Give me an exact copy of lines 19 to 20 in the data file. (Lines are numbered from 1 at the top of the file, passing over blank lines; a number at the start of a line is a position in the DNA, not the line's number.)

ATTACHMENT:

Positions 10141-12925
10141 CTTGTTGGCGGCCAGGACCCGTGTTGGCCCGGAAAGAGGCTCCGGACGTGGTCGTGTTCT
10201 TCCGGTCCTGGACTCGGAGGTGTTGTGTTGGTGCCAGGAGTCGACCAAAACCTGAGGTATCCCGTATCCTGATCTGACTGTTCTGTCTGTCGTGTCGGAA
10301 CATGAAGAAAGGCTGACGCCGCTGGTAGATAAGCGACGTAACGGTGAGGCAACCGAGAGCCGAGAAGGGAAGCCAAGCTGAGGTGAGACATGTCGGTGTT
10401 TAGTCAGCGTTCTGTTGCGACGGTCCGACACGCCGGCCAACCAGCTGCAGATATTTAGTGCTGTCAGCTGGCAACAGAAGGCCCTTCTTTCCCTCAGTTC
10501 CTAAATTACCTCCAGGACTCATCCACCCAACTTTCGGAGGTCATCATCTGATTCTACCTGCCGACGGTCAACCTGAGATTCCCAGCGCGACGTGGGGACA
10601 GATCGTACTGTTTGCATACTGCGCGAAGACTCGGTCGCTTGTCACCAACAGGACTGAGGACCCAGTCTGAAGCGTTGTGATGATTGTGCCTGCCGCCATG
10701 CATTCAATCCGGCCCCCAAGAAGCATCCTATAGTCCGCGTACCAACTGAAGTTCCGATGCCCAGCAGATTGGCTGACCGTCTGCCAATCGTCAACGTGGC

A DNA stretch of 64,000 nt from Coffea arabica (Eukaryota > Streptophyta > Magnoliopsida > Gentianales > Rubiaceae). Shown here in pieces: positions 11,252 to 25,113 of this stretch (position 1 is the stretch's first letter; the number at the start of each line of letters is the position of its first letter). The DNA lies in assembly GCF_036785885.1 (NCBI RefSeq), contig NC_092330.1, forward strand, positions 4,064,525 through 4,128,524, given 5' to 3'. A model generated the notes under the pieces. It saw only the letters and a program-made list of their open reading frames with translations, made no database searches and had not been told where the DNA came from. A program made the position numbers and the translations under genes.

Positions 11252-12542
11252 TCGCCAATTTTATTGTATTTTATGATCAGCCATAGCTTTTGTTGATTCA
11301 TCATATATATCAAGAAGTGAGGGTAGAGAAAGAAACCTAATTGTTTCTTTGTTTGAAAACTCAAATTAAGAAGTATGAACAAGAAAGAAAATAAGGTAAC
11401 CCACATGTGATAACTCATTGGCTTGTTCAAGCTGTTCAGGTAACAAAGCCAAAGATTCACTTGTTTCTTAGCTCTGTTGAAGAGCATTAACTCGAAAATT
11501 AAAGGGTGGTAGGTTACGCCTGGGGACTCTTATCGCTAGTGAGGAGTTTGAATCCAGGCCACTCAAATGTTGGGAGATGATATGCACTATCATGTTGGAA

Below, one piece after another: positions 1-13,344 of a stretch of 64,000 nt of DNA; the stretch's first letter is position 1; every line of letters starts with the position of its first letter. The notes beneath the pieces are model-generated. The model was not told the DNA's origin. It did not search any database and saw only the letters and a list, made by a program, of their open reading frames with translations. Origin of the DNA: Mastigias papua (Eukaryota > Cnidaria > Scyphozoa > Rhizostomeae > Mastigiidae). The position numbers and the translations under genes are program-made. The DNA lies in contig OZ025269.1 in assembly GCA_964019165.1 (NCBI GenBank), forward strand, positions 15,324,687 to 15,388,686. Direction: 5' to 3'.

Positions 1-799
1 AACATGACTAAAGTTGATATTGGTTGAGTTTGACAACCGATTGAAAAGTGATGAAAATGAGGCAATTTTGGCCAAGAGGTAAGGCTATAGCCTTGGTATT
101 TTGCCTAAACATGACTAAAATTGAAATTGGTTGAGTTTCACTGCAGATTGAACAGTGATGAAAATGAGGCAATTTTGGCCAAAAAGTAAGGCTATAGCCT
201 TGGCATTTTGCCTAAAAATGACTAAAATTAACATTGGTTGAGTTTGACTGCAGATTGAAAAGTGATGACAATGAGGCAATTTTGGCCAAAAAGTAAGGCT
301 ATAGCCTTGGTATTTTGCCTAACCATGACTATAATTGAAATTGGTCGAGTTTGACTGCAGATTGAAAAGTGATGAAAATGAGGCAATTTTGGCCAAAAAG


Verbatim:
201 TGGCATTTTGCCTAAAAATGACTAAAATTAACATTGGTTGAGTTTGACTGCAGATTGAAAAGTGATGACAATGAGGCAATTTTGGCCAAAAAGTAAGGCT
301 ATAGCCTTGGTATTTTGCCTAACCATGACTATAATTGAAATTGGTCGAGTTTGACTGCAGATTGAAAAGTGATGAAAATGAGGCAATTTTGGCCAAAAAG